is a longtime sportswriter and author who has, among other things, reported for Grantland
, and the Boston Globe
, paneled on more than a few games
of Wait Wait... Don't Tell Me!
, and fished diapers out of trees
as a state forest ranger. He's also made a name for himself as one of the sharpest and most incisive political columnists since Molly Ivins. The lead writer for Esquire's Politics Blog
ever since a caustic article
on former Delaware Senate candidate Christine O'Donnell cost him his Globe job
, Pierce has churned out an uninterrupted stream of clever, colorful, and challenging commentary
on the 2012 election season and its implications for the nation's future, dispatches often seething with eviscerative anger but shot through with deep love of (or perhaps grief for) country. Look inside for a selection of Pierce's most vital works for some edifying Election Eve reading. [more inside]
posted by Rhaomi
on Nov 5, 2012 -
In 1891 author and lecturer ”Max O’Rell
” (being the pen name of one Léon Paul Blouet) published an amusing account of his travels through the States and Eastern Canada - "A Frenchman In America
" - that, along with the charming illustrations, reflect on then popular national stereotypes and character and is presented on Project Gutenberg in its entirely. (via
posted by The Whelk
on Jul 7, 2012 -
has been mentioned before
on Metafilter as a website that collects the best writing around the web. Over the past 3 days they've been posting their year end list of the best essays from 2011. The full annotated list is after the jump. [more inside]
posted by codacorolla
on Dec 26, 2011 -
, I type many things – sincere and not – that I would never say in person because it’s easy, when typing certain things into a box, to forget whom you are typing to." From Thought Catalog
, writer Caroline Bankoff lists 45 things she thinks about when she thinks about google's chat service. [more inside]
posted by Potomac Avenue
on Jan 6, 2011 -
Working on the Ending.
Writer Gail Godwin reflects on the way she works now: "Inevitable for the old writer is the slowdown of word retrieval... All it once took was the slightest tug at the bell for the vigorous servant, accompanied by backup synonyms, to report for duty... You can rail at your 'senior moment' like those tiresome people who bring a conversation to a halt because they can’t remember the name of a place or person... Or you can leave a blank, to be filled in later... For me, a consolation prize of word delay has been an increased intolerance for the threadbare phrase. I don’t want anyone on my pages to 'burst into tears' or 'just perceptibly' do anything, ever again."
posted by ocherdraco
on Dec 10, 2010 -
"To make off with hubby's fortune, yea, I think I heard of that happenin' once or twice around L.A. And… you want me to do what exactly?" He found the paper bag he'd brought his supper home in and got busy pretending to scribble notes on it, because straight-chick uniform, makeup supposed to look like no makeup or whatever, here came that old well-known hard-on Shasta was always good for sooner or later. Does it ever end, he wondered. Of course it does. It did. Thomas Pynchon
's next novel, the 416-page Inherent Vice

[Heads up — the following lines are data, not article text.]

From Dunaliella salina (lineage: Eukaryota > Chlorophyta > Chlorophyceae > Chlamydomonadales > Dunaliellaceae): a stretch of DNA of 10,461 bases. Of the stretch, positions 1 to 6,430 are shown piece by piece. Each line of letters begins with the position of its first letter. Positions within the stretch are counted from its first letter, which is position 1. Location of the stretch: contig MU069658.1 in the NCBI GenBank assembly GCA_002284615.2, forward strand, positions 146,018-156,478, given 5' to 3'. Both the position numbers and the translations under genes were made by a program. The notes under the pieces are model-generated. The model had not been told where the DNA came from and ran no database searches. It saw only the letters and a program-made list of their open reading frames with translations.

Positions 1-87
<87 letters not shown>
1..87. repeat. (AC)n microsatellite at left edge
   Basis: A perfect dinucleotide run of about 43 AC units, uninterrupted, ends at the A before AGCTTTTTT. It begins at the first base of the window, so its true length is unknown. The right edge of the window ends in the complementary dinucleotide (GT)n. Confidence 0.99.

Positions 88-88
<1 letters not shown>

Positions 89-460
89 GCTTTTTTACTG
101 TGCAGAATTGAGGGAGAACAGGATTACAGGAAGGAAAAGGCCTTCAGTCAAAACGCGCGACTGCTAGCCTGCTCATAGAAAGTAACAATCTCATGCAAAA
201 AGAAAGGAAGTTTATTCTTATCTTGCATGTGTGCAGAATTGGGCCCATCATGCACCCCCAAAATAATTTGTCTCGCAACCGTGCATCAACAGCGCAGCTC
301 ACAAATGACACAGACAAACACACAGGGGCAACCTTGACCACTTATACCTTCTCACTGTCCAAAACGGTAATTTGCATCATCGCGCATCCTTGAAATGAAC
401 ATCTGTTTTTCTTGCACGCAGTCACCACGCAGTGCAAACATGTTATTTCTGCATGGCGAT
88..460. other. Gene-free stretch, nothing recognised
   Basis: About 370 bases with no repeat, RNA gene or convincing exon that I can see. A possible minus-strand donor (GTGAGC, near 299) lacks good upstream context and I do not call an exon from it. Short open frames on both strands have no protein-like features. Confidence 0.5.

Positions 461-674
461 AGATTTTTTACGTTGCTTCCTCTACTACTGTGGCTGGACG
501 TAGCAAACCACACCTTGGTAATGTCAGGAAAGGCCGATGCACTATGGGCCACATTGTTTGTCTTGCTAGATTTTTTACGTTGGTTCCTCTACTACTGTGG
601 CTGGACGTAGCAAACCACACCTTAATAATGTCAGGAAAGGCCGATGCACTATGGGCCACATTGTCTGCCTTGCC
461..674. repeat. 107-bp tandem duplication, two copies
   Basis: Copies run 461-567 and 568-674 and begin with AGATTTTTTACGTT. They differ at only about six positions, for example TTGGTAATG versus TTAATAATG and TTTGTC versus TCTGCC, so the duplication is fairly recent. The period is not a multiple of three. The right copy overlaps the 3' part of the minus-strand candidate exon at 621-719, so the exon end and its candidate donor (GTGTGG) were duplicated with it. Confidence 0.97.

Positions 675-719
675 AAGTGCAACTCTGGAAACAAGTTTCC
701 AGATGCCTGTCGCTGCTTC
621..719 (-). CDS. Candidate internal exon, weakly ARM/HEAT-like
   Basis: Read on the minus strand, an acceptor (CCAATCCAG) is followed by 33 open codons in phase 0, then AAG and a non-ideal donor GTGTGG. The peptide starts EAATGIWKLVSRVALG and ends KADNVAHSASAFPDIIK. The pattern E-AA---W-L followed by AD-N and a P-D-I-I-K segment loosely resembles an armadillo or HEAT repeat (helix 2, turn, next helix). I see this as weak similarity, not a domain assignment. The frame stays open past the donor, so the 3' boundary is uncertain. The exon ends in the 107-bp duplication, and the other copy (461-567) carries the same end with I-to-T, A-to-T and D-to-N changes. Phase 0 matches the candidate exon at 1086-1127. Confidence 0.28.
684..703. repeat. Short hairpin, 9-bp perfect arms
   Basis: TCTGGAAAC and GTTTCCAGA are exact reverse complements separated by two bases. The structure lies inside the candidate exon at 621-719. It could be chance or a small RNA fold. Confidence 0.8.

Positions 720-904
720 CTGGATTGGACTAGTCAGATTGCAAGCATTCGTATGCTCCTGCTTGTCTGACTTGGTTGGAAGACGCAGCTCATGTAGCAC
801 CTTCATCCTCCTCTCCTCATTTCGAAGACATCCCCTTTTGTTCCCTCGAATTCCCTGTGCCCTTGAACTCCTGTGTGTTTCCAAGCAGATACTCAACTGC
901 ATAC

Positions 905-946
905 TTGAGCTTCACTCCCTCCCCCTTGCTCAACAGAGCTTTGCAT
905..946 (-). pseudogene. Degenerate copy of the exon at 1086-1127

, is described by Penguin Press
as "part noir, part psychedelic romp, all Thomas Pynchon — private eye Doc Sportello comes, occasionally, out of a marijuana haze to watch the end of an era as free love slips away and paranoia creeps in with the L.A. fog." While we wait for its August 4 publication, we can read an essay on the dystopian musical he co-wrote at Cornell
or watch a clip of that movie they made of Gravity's Rainbow
. [more inside]
posted by Joe Beese
on Feb 6, 2009 -
Do you want to be a writer? "Write as if you were dying.
At the same time, assume you write for an audience consisting solely of terminal patients. That is, after all, the case. What would you begin writing if you knew you would die soon?... Every book has an intrinsic impossibility, which its writer discovers as soon as his first excitement dwindles. The problem is structural; it is insoluble; it is why no one can ever write this book. Complex stories, essays and poems have this problem, too -- the prohibitive structural defect the writer wishes he had never noticed. He writes it in spite of that." Luminous and wise writing advice from Annie Dillard
, author of Pilgrim at Tinker Creek
, one of the most beautiful books written in the last hundred years (published when Dillard was 29). As a writer myself, I am often asked by younger folk how to become one. Dillard says best what I would tell them.
posted by digaman
on Jan 10, 2005 -
In the newest issue of Bookforum
, critic Sven Birkerts ruminates on what he considers to be the regrettable rise of the snarky book review, taking as his starting example Dale Peck's hatchet job on Rick Moody, written in 2002. "Psychologically [the literary] landscape [is one that is] subtly demoralized by the slash-and-burn of bottom-line economics; the modernist/humanist assumption of art and social criticism marching forward, leading the way, has not recovered from the wholesale flight of academia into theory; the publishing world remains tyrannized in acquisition, marketing, and sales by the mentality of the blockbuster; the confident authority of print journalism has been challenged by the proliferation of online alternatives. [...] All of this leads, and not all that circuitously, to the question of snark, the spirit of negativity, the personal animus pushing ahead of the intellectual or critical agenda. Snark is, I believe, prompted by the terrible vacuum feeling of not mattering, not connecting, not being heard; it is fueled by rage at the same."
posted by Prospero
on Apr 4, 2004 -